(This is an editorial written by Vanita Gupta, president and CEO of The Leadership Conference on Civil and Human Rights, and Fatima Goss Graves, president and CEO of the National Women’s Law Center.)
Some myths just won’t die, no matter how odious or untrue. And in the Trump era of outright lies masquerading as “alternative” facts, it is no surprise that we are seeing decades-old canards creep back into, and muddy, policy debates. A new Trump administration policy does just that by encouraging states to place work requirements on people who want to receive health insurance coverage through Medicaid.
The Trump administration wants to decimate vital programs like Medicaid. But it can’t do that outright, so it wants to fundamentally change the way they work. Never mind that these sorts of mandates don’t work — numerous studies, including those from the Kaiser Family Foundation and the Center on Budget and Policy Priorities, confirm the inefficacy of work requirements in alleviating poverty or increasing employment over the long-term. Never mind that most Medicaid recipients already work if they are able to do so. Never mind that work requirements have never been allowed in the 50-plus years of the Medicaid program.
And yet, Seema Verma, administrator of the Centers for Medicare and Medicaid Services, is touting work requirements as a way to enable individuals covered by Medicaid to “break the chains of poverty” and “live up to their highest potential.” We’ve been here before. Her remarks about work requirements could be mistaken for 1990s stump speeches touting welfare reform legislation. But that is the very point. Long rejected racial stereotypes, like the caricature of an “able-bodied” single mother of color “collecting” public benefits and willfully refusing to work while living a lavish lifestyle, have been successfully used to support “reforms” that actually limit eligibility for many programs like Medicaid.
In fact, we don’t have to look any farther than welfare reform to find evidence that a Medicaid work requirement won’t help people find long-term employment or escape poverty. A study by the Center on Budget and Policy Priorities on the impact of work requirements in Temporary Assistance to Needy Families programs found that the large majority of individuals subject to work requirements remained poor, and some fell even further into poverty.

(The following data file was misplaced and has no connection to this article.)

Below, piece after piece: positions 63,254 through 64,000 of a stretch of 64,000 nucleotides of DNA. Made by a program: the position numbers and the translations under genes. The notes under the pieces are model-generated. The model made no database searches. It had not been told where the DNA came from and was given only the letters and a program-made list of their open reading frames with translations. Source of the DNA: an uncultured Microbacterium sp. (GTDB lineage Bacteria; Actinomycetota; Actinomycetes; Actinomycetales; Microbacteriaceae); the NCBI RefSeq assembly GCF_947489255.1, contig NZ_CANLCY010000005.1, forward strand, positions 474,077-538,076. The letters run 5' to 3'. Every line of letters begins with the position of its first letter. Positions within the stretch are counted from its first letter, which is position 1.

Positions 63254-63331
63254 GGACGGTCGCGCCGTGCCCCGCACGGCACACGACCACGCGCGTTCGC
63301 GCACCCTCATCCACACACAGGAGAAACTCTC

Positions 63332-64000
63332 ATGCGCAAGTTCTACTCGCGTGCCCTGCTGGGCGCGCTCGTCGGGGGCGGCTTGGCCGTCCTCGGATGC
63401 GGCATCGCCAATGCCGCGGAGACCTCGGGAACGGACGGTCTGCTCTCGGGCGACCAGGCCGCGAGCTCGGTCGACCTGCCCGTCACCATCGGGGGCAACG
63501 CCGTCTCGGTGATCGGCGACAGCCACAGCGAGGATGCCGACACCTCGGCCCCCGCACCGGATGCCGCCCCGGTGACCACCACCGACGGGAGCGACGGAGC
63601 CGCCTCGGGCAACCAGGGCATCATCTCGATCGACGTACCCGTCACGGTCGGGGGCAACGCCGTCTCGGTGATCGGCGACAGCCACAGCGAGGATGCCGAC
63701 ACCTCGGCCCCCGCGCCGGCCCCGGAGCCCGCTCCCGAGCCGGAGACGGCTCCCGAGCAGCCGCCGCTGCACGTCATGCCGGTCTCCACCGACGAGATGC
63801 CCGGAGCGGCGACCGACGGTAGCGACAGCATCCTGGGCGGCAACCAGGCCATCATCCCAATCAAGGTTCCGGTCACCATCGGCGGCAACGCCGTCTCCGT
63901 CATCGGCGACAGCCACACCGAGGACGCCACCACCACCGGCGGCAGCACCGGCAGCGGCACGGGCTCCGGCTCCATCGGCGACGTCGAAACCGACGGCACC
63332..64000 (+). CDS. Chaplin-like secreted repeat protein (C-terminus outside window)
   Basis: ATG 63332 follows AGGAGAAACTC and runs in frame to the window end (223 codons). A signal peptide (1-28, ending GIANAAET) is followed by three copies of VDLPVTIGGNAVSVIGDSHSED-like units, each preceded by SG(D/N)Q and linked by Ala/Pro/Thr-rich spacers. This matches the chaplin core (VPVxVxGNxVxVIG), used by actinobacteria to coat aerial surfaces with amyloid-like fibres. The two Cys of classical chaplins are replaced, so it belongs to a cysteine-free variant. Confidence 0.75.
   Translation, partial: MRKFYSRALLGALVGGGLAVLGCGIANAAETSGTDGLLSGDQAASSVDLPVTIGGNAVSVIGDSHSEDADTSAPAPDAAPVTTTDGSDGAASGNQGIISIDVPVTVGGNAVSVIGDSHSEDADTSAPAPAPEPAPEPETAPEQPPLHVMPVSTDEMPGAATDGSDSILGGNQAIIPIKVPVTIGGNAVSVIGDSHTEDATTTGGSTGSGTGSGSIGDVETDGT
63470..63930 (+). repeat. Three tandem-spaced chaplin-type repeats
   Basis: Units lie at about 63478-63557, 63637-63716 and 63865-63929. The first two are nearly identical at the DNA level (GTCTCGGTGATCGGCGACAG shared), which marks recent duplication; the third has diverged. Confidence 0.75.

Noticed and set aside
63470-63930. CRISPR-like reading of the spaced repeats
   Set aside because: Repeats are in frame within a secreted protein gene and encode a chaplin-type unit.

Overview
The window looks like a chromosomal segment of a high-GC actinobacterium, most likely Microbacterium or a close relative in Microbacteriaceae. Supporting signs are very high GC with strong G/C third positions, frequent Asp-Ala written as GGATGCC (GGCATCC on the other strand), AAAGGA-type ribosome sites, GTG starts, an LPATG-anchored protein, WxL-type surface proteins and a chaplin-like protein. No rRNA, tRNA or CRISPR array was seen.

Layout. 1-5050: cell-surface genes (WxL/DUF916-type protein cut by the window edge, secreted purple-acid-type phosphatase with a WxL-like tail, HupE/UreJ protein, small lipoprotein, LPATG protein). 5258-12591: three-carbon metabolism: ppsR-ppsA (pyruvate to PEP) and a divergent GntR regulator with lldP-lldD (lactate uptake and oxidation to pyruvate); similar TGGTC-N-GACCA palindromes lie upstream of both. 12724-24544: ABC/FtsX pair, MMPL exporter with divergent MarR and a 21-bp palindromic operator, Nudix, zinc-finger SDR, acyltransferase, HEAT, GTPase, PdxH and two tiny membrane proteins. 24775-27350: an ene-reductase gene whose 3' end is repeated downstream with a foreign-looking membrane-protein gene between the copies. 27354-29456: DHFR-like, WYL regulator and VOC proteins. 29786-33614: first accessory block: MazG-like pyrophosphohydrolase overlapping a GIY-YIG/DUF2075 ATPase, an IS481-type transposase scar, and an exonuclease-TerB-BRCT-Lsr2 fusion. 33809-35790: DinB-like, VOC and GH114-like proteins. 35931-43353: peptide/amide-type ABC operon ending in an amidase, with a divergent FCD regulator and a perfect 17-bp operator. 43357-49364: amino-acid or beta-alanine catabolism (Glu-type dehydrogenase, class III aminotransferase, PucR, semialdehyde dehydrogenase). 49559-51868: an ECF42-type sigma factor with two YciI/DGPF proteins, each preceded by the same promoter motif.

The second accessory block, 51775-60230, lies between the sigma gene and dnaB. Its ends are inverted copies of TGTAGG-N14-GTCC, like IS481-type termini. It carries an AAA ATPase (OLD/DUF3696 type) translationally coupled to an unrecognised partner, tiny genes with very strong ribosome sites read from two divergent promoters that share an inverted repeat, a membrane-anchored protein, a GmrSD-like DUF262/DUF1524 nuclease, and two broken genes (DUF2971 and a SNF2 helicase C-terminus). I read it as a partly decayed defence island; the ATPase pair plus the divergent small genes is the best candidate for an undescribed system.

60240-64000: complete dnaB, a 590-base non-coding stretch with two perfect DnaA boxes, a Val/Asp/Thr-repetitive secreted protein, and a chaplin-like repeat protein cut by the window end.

Another study by the Urban Institute found that TANF work requirements made no difference in long-term employment rates. In other words, many families were worse off after work requirements were implemented. There is no reason to think that Medicaid work requirements will be any more successful than those imposed in TANF and other social safety net programs over the last 20 years.
That’s why it’s important that we expose the argument for work requirements for what it actually is — an attempt to perpetuate myths that stereotype people of color and stigmatize popular public programs that opponents simply don’t like.
These racial stereotypes are not only ugly and hateful, they also obscure the actual lived experiences of people who are covered by Medicaid. For instance, most Medicaid enrollees who can work, do. According to the Kaiser Family Foundation, nearly 8 in 10 non-elderly adults on Medicaid in 2015 lived in working families, with a majority in the workforce themselves. They generally work in low-wage or minimum-wage jobs that offer either unaffordable health insurance or none at all. And many adults covered by Medicaid who are not working have commitments like caring for relatives, are pursuing an education, or have an illness or disability that prevents them from working.
This nation created Medicaid to help these very people. Requiring individuals to meet work requirements threatens this coverage and forces many to risk their health or family’s well-being by having to decide between working or going without health insurance and needed medical care.
Work requirements are not a lever out of poverty as this administration would have the public believe. Instead, work requirements are a way to deny individuals access to vital health insurance coverage that strengthens families by making work, education, and other pursuits possible. Promoting Medicaid work requirements based upon negative racial stereotypes could literally mean the difference between life or death for some individuals who rely on Medicaid for their well-being and economic security.
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